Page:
The U.S. District Court for the Central District of California ruled that a SOX whistleblower complaint survived a Rule 12(b)(6) challenge on “reasonable belief” grounds and found that complaints of potential future violations of the law may amount to protected activity. Zulfer v. Playboy Enterprises, Inc., No. 12-cv-08263 (C.D. Cal. Feb. 11, 2013). This ruling (styled as “tentative”) is in line with a few other district court rulings, but is at odds with a seminal Fourth Circuit decision and other district court cases.


Defendant Playboy Enterprises, Inc. (Company) employed Plaintiff Catherine Zulfer for approximately 30 years in various accounting positions. During the last 18 months of her employment, she served as senior vice president and corporate controller. According to Plaintiff, in late 2010, the CFO instructed her to accrue $1M in discretionary bonuses for certain corporate executives without approval by the Board of Directors (Board). And the CFO allegedly demanded that she accrue $1M in bonuses again in January 2011. Plaintiff claims she refused to comply with these alleged directives based on her purported belief that the Board was required to vote on and approve of discretionary bonuses before they were accrued or paid. Plaintiff reported the request to both the General Counsel and outside counsel. Her employment was subsequently terminated.

Plaintiff then filed suit under Section 806 of SOX, alleging she was discharged in retaliation for refusing to circumvent internal controls in violation of federal securities laws. The Company moved to dismiss pursuant to Rule 12(b)(6), asserting she lacked a reasonable belief because she did not and could not allege that any bonuses were actually accrued or paid without Board approval — i.e., her complaint was based on potential future violations of the law, not ongoing or past violations — and her belief that accruing bonuses without Board approval violated federal securities laws is objectively unreasonable in any event. The Company further argued that Plaintiff failed to allege a violation of one of the fraud or securities laws set forth in Section 806; the Company asserted that violations of statutory laws, such as the Securities and Exchange Act — and the internal controls requirements therein — do not constitute violations of “any rule or regulation of the SEC,” as that phrase is used in Section 806. Also, the Company argued that Plaintiff failed to plead “fraud on shareholders” because she did not allege the accrual requests would have resulted in a misrepresentation to shareholders.

The Court’s Ruling

The Court refused to dismiss Plaintiff’s SOX claim at this stage. As an initial matter, it gave deference to Plaintiff’s experience in accounting in general, and in the Company’s accounting department in particular; it found her experience sufficient to support her alleged belief that there were attempts to circumvent internal controls. It then concluded that Plaintiff may have engaged in protected activity by complaining of a purported future violation of the law, recognizing the dearth of applicable Ninth Circuit decisions, and relying on district court decisions out of the Northern District of Georgia and the Northern District of Illinois. In doing so, the Court diverged from a recent decision from the Eastern District of Pennsylvania and, significantly, from the Fourth Circuit’s seminal decision in Livingston v. Wyeth, Inc., 520 F.3d 344 (4th Cir. 2008). In Livingston, the Fourth Circuit stated that Section 806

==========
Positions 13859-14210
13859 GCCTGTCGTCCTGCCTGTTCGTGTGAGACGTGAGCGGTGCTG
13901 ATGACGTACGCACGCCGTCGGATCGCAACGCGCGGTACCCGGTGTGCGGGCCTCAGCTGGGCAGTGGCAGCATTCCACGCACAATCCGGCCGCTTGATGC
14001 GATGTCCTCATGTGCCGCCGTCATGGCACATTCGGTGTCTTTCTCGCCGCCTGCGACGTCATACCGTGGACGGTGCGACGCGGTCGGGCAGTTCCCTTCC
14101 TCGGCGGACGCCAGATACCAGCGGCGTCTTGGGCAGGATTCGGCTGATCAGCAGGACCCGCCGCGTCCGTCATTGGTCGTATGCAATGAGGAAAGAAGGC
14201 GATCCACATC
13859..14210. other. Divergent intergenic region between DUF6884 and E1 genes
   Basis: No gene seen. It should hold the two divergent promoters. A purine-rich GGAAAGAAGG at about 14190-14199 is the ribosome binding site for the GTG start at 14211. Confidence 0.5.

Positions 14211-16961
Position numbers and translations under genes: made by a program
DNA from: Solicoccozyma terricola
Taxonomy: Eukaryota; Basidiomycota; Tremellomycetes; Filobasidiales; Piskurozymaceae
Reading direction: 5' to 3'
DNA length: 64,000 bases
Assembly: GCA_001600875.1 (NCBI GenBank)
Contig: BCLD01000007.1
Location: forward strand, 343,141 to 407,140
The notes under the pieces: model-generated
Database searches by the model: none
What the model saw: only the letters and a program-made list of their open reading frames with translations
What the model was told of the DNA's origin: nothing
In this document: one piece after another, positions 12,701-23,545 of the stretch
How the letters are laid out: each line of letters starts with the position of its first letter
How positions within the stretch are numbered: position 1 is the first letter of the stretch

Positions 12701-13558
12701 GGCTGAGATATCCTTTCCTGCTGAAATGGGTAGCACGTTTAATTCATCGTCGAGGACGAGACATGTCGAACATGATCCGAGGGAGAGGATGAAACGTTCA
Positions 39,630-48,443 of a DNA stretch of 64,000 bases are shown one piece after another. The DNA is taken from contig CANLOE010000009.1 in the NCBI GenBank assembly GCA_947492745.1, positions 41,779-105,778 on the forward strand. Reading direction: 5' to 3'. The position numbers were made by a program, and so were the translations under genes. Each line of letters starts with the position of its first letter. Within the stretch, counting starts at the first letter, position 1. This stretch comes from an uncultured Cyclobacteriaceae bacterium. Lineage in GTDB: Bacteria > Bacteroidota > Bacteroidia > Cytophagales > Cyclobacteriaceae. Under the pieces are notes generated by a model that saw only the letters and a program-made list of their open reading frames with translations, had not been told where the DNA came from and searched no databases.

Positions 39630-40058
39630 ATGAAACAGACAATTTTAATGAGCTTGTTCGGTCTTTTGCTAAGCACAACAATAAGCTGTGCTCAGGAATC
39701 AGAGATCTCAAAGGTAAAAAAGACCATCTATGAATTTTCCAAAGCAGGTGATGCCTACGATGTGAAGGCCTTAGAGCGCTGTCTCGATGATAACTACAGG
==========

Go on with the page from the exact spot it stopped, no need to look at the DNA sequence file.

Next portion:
requires [a plaintiff] to have held a reasonable belief about an existing violation, inasmuch as the violation requirement is stated in the present tense: a plaintiff’s complaint must be ‘regarding any conduct which he reasonably believes constitutes a violation’ of the relevant laws.

Id. at 352 (emphasis added).

Also, the Court concluded that Plaintiff adequately stated a claim by pleading that she had a reasonable belief that the Company violated internal controls required by the Securities and Exchange Act. It was comfortable concluding that Board approval of large bonuses to executives was an “internal control,” Plaintiff reasonably believed (for pleading purposes) that the Company circumvented those controls, and such circumvention implicates SEC rules and regulations. In addition, the Court concluded Plaintiff failed to allege shareholder fraud, highlighting the absence of any allegation that Plaintiff believed the accrual requests would have resulted in the communication of a specific misrepresentation to shareholders, or that particular individuals intended to communicate a misrepresentation to shareholders. In this regard, it stated:

While it may not be necessary to plead scienter to show that an employee has a reasonable belief that her disclosure was related to a violation of an SEC rule or regulation, the Ninth Circuit has clearly stated that allegations of scienter are required to demonstrate that an employee has a reasonable belief that shareholder fraud has taken place.


This is the first decision within the Ninth Circuit to address whether reporting a potential future violation of the law can constitute protected activity under Section 806 of SOX. Employers may be rightly concerned that this ruling could open the floodgates to highly speculative claims where purported violations of the law have not occurred and may never actually occur. Will the Ninth Circuit follow suit or join the Fourth Circuit? Stay tuned …